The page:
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International system for total early disease detection (INSTEDD) platform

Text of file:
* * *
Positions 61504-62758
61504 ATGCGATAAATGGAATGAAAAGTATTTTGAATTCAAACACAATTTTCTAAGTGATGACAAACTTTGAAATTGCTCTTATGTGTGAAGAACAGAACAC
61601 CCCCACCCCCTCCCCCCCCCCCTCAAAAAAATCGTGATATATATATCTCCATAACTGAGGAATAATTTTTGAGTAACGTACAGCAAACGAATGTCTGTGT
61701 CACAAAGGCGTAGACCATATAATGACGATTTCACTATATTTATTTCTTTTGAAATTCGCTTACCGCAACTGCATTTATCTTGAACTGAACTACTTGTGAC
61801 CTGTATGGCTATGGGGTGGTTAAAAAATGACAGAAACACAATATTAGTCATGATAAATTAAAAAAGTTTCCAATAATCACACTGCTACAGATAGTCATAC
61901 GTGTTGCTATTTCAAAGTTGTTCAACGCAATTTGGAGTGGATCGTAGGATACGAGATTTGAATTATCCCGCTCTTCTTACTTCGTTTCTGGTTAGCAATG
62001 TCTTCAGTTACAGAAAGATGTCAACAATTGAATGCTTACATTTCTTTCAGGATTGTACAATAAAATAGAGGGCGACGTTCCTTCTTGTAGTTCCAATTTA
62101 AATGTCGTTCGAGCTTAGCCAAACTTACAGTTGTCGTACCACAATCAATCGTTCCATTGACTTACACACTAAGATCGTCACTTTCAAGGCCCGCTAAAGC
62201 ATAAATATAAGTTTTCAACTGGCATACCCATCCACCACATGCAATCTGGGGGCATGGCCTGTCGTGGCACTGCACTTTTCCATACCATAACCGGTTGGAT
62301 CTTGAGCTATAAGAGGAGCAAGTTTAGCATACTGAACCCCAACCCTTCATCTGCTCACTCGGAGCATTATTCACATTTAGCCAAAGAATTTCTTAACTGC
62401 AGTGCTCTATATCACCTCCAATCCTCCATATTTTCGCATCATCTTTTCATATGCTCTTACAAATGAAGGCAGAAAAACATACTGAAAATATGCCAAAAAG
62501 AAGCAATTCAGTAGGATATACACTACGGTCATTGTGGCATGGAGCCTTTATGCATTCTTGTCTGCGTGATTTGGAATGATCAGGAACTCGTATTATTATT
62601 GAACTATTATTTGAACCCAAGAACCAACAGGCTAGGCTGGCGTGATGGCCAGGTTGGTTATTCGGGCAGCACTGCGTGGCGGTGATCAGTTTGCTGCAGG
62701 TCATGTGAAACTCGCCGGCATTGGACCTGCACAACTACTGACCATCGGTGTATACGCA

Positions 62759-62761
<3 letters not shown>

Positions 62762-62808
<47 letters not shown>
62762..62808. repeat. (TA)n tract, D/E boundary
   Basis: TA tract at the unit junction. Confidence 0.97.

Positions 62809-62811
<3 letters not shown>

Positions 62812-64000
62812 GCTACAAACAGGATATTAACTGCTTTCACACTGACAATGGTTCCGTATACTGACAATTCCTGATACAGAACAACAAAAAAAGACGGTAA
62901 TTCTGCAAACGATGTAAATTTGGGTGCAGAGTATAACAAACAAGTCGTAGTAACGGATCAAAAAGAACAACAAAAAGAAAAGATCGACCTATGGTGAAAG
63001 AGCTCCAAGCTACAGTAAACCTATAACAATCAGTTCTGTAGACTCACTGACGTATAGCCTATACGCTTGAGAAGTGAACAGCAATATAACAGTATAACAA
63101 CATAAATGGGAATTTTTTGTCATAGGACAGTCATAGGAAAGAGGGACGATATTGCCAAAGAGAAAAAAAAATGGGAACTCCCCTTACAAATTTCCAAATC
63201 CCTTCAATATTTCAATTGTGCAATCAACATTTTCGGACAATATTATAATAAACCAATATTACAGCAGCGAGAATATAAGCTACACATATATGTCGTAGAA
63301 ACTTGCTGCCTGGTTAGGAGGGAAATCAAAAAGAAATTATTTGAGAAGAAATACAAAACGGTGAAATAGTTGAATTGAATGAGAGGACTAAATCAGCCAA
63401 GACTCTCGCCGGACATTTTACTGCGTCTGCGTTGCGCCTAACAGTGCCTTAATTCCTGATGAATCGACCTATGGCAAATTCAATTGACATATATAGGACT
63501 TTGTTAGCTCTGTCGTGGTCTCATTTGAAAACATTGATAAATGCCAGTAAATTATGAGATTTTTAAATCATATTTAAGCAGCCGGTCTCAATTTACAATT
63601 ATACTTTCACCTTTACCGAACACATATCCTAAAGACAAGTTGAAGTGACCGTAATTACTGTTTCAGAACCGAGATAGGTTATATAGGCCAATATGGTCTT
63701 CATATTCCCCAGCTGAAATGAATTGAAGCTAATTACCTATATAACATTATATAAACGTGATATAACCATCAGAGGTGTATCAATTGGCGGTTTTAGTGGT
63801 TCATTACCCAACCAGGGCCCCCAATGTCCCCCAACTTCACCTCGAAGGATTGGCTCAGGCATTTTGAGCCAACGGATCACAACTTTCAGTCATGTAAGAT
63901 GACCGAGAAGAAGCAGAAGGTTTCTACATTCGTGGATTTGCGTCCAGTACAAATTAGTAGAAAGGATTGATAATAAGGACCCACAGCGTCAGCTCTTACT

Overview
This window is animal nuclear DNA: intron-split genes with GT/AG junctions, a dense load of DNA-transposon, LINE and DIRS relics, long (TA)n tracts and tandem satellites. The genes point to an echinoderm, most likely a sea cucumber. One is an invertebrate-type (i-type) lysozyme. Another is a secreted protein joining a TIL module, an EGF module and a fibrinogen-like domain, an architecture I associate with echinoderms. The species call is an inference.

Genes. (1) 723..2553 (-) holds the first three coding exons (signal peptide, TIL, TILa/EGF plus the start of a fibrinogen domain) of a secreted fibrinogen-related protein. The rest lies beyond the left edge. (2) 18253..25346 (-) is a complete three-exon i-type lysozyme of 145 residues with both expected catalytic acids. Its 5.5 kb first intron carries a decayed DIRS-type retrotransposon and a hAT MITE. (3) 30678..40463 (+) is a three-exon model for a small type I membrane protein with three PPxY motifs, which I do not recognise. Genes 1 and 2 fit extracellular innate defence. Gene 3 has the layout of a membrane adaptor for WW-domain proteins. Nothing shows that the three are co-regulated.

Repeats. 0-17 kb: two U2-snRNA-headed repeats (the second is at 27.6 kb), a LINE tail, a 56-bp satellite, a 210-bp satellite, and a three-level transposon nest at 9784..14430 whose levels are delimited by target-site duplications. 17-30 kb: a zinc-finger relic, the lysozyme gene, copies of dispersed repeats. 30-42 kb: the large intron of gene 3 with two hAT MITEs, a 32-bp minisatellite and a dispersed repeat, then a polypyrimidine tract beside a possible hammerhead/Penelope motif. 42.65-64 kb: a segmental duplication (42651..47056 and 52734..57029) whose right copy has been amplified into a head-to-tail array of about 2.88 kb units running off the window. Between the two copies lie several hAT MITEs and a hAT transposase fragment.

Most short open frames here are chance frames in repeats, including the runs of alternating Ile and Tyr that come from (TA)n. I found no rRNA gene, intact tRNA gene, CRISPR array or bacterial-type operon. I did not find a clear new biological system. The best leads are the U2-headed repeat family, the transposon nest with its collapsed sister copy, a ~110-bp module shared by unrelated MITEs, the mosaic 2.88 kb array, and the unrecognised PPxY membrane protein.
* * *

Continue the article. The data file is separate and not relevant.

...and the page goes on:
International System for Total Early Disease Detection (InSTEDD) Platform Taha A. Kass-Hout, M.D., M.S., Nicolas di Tada InSTEDD, Palo Alto, California OBJECTIVE tected in location X, and with a certain spatio-This paper describes a hybrid (event-based and indi- temporal pattern”). The human input and reviewcator-based) surveillance platform designed to module is exposed as a set of functionalities that al-streamline the collaboration between domain experts lows users to comment, tag, and rank the elementsand machine learning algorithms for detection, pre- (positive, neutral, or negative). Additionally, usersdiction and response to health-related events (such as can generate and test multiple hypotheses in parallel,disease outbreaks). further collect and rank sets of related items (evi- dence), and model against baseline information (for BACKGROUND cyclical or known events). The platform maintains aOver the last decade, the majority of the designs, list of ongoing possible threats allowing domain ex-analyses and evaluations of early detection  (or perts to focus their field information and either con-biosurveillance) systems have been geared towards firm or reject the hypotheses created. That feedbackspecific data sources and detection algorithms. Much is then fed into the system to update (increase or de-less effort has been focused on how these systems crease) the reliability of the sources and credibility ofwill "interact" with humans . For example, con- the users in light of their inferences or decisions.sider multiple domain experts working at different RESULTSlevels across different organizations in an environ-ment where numerous biosurveillance algorithms The platform synthesizes health-related event indica-may provide contradictory interpretations of ongoing tors from a wide variety of information sourcesevents. This paper discusses the anticipated contribu- (structured and unstructured) into a consolidated pic-tion of social networking, machine learning and col- ture for analysis, maintenance of “community-widelaboration techniques to address these emerging is- coherence” , and collaboration processes. Thissues by drawing upon methods, models and tech- helps detect anomalies, visualize clusters of potentialnologies that have been proven to work in other chal- events, predict the rate and spread of a disease out-lenging domains. break and provide decision makers with tools, meth- odologies and processes to investigate the event. METHODS Presently, the platform and associated modules areThe platform consists of several high-level modules, being piloted for the Mekong Basin region in SEincluding: 1) Data gathering, 2) Automatic feature Asia.extraction, data classification and tagging, 3) Human CONCLUSIONSinput, hypotheses generation and review, 4) Predic-tions and alerts output, and 5) Field confirmation and In this paper we describe a platform that enables de-feedback. The data gathering module allows users tection, prediction and response to health-relatedto collect information from several sources (SMS events through a collaborative approach that com-messages, RSS feeds, email list (e.g., ProMed), bines data exploration, integration, search and infer-documents, web pages, electronic medical records, encing – providing more complex analysis andanimal disease data, environmental feed, remote deeper insight. We believe that such a platform repre-sensing, etc.). The automatic feature extraction, sents the next generation of early detection and re-data classification and tagging module is an exten- sponse systems.sible architecture that allows the introduction of ma- REFERENCESchine learning algorithms (e.g., Bayesian). These  Ping Yan, Daniel Dajun Zeng, Hsinchun Chen: A Review ofcomponents extract and augment the features (or Public Health Syndromic Surveillance Systems. ISI 2006; 249-metadata) from multiple data streams; such as: source 260.and target geo-location, time, route of transmission  Thagard, P. Coherence, truth, and the development of scientific(e.g., person-to-person, waterborne), etc. In addition, knowledge. Philosophy of Science 2007;74, 28-47.these components help detect relationships between  Billman, D., Convertino, G. Shrager, J. Massar, JP. and Pirollithese extracted features within a collaborative space P. The CACHE Study: Supporting Collaborative Intelligence.or across different collaborative spaces. Furthermore, Paper presented at the HCIC 2006 Winter Workshop on Collabora- tion, Cooperation, Coordination. Feb. 2006.with human input, these components can suggestpossible events or event types (e.g., at the earliest Further Information:stages of a disease outbreak: “there is an unknown Taha Kass-Hout, firstname.lastname@example.org event, transmitted person-to-person, de- http://www.instedd.org Advances in Disease Surveillance 2008;5:108